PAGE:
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close this bookAn Overview of Disaster Management (Department of Humanitarian Affairs/United Nations Disaster Relief Office - United Nations Development Programme , 1992, 136 p.)
close this folderChapter 13. Mitigation 1
View the document(introduction...)
View the documentTargeting mitigation where it has most effect
View the documentActions to reduce risk
View the documentThe menu of mitigation actions
View the documentClassification of mitigation measures
View the documentTiming for mitigation

Targeting mitigation where it has most effect

Understanding how the occurrence of a natural hazard or an accident turns into a disaster enables us to forecast likely situations where a disaster is possible. For example, some buildings (elements) are more vulnerable to earthquakes (hazard) than others. Identifying these elements most at risk, can indicate priorities for mitigation.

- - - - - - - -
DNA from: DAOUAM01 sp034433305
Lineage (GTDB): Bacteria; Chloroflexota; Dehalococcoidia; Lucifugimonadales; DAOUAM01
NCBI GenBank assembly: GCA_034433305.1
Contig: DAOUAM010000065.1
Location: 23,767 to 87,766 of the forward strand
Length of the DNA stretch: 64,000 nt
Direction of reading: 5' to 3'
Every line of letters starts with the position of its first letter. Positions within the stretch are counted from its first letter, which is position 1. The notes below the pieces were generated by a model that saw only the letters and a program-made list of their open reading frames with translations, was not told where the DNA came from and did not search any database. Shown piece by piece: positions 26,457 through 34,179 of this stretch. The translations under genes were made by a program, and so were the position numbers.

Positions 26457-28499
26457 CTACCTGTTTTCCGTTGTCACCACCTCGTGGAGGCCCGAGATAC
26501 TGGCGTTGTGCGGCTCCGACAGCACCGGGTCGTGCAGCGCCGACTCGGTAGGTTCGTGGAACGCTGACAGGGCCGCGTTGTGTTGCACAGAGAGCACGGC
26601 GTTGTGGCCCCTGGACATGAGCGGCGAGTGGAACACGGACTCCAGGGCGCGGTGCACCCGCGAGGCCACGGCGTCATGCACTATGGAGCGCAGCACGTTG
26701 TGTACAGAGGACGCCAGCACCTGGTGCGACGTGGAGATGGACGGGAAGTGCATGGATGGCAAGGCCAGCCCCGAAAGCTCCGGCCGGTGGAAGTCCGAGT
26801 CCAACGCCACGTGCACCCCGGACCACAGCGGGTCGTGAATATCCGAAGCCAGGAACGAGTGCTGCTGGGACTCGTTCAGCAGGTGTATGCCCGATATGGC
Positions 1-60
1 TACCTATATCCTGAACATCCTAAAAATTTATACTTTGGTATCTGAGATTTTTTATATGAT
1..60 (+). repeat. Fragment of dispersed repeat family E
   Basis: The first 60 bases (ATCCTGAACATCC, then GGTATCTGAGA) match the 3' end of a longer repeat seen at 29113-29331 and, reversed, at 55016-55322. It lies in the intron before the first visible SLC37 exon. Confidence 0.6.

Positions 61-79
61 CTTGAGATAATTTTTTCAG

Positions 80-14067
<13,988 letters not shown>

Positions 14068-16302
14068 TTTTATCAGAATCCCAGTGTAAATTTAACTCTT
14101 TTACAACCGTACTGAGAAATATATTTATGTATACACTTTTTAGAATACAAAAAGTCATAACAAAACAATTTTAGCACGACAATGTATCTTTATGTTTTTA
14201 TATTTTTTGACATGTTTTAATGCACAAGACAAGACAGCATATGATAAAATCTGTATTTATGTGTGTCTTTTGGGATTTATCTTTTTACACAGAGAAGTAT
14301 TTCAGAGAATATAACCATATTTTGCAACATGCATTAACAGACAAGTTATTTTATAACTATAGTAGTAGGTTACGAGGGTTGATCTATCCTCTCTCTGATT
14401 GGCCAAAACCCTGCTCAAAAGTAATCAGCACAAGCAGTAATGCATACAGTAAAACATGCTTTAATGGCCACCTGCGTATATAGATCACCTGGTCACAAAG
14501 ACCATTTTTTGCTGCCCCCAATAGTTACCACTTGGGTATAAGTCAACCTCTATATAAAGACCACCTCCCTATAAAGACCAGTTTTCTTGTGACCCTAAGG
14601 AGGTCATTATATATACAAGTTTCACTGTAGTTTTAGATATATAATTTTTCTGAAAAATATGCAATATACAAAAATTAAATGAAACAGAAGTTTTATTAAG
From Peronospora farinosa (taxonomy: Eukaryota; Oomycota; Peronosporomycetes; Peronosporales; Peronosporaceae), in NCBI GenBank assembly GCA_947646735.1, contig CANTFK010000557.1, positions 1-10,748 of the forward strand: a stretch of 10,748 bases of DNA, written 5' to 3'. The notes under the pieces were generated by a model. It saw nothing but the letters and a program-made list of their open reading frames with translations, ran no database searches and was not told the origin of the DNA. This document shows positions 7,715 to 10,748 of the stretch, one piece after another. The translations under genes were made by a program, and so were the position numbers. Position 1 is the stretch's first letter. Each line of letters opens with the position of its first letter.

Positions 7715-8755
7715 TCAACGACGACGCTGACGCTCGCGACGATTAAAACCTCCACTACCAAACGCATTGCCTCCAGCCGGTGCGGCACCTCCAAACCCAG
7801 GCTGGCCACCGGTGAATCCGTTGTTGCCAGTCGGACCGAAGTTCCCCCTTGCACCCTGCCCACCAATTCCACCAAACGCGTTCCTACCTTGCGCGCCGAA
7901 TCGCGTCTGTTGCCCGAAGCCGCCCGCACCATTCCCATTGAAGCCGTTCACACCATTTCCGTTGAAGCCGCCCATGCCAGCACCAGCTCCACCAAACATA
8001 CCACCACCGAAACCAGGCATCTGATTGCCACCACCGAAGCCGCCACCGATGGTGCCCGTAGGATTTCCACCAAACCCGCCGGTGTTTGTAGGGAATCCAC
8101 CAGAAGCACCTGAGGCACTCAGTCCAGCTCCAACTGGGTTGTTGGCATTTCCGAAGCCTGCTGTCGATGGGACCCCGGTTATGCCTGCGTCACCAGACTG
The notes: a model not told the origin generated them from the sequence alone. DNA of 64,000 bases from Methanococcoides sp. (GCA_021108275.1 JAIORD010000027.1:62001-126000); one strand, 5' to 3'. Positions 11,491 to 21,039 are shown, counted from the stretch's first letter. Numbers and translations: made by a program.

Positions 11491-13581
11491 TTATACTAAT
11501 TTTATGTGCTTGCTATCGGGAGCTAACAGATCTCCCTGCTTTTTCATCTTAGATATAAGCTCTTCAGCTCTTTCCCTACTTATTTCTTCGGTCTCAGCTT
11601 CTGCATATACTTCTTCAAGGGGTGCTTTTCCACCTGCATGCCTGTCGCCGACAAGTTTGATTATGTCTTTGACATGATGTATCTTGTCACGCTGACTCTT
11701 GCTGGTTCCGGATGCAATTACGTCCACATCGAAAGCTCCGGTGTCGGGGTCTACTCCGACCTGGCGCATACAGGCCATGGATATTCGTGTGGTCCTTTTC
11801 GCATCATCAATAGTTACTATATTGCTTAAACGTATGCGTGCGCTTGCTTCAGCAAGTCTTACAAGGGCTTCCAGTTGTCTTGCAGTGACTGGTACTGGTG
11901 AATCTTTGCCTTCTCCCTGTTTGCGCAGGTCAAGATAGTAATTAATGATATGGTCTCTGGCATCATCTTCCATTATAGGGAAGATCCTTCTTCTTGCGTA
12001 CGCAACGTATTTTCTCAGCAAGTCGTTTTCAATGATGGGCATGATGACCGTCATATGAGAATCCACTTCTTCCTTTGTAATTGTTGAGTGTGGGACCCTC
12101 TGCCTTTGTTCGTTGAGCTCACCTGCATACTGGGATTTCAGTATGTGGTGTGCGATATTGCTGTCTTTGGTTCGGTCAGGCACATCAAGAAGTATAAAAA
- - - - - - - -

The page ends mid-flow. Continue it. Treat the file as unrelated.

Identifying locations and situations where combined risk factors coincide helps indicate the elements most at risk. Elements most at risk are the elements (buildings, networks, social groups) that are likely to contribute most to the losses incurred in a future disaster or that are most likely to suffer from the effects of the hazard. These elements may be the least able to recover after the event. Within a city, for example, the portions of housing stock most likely to be damaged can be identified. Mitigation measures applied to that sector will again have the most effect on reducing risk.

Q. In Chapter 4, you identified the most likely disaster that could occur in your community or country. In the discussion on vulnerability in Chapter 8, you identified a community at risk. Within that community, what are the elements at risk?

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